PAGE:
Our partners work in the eastern corridor of South Africa in poor communities along the Mozambique/Eswatini (Swaziland) and Zimbabwean borders. They create micro-enterprise and self-employment opportunities for poor women through basic business training combined with micro-loans for start-up and working capital, plus an ongoing support network to ensure success. Loans are repaid with low interest fees and these funds are re-used to help the next person or fund a second loan. The project plans to disburse loans to 2,013 new clients in four branches over a 3-year period.
What we like about it:
The creation of local micro-enterprise initiatives is a business tool that promotes fair trade, income provision and economic empowerment. The in-country implementing partners have established strong relationships on the ground within communities that Entrust has seen in action. Group rather than individual loans develop a support network for beginning businesses and improves the rate of return. Economic empowerment is a proven tool in community development that supports not only the individual but those in her community and family. We like that many of the recipients can apply for further loans to help build their businesses once the initial loan is re-paid. We love that our partners are now 77% self-sustaining and this continues to grow.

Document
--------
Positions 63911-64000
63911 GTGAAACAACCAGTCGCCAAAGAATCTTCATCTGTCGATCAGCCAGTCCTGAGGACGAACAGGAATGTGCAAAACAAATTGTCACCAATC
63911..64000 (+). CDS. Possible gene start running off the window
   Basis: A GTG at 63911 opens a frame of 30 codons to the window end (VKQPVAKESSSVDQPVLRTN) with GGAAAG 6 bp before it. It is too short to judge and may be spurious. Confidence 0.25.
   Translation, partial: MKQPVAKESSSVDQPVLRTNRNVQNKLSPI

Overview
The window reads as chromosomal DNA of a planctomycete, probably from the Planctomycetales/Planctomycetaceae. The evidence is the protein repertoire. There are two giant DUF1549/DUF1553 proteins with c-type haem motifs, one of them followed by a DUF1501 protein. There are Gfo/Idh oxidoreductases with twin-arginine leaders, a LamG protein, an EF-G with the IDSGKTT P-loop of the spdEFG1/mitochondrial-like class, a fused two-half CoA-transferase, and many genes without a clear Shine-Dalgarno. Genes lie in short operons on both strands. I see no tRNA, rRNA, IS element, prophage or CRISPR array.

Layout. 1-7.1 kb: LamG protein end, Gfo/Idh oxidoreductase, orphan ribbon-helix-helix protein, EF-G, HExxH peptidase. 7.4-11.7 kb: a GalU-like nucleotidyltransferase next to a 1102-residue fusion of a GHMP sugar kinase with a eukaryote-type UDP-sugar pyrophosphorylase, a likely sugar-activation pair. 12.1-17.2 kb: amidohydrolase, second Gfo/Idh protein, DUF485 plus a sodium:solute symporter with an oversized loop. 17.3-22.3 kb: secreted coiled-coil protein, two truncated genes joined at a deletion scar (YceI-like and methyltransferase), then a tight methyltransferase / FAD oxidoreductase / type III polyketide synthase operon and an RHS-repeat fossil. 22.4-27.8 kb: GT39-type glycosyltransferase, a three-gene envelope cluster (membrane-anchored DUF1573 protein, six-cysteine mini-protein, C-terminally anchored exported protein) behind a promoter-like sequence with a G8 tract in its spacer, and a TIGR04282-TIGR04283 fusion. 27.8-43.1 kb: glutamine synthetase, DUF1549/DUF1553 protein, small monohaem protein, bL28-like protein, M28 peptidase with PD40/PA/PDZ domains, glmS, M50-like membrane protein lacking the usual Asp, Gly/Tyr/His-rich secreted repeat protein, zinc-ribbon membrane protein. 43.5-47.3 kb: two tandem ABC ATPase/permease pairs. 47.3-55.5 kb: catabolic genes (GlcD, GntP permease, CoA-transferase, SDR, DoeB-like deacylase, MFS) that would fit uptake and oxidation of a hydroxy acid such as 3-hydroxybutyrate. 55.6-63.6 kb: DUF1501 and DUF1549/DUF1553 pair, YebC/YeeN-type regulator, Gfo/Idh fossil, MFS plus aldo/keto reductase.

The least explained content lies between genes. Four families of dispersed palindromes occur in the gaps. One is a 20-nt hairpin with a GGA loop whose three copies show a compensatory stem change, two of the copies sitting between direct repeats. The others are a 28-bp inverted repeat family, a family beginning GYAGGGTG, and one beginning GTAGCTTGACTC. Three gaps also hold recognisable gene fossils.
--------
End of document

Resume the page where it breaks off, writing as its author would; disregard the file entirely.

Budget: $21,500 for Year 2 of a 3-year project (start date 1 May). This is the second year of the project, which totals $70,000. The budget covers adequate selection, training, follow-up and management of the loans. The average cost to facilitate a loan is $35 per person.
Without the chance to ‘get ahead’ financially, people are trapped in a hand-to-mouth existence or systemic poverty. Because of this, they have two options: risk great debt and harm to their family by borrowing money from loan sharks or stay poor. Something as simple as good training, strong selection procedures and implementing methodology combined with a micro-loan enables sustainable business opportunities, builds dignity and hope and breaks dependence on aid and handouts.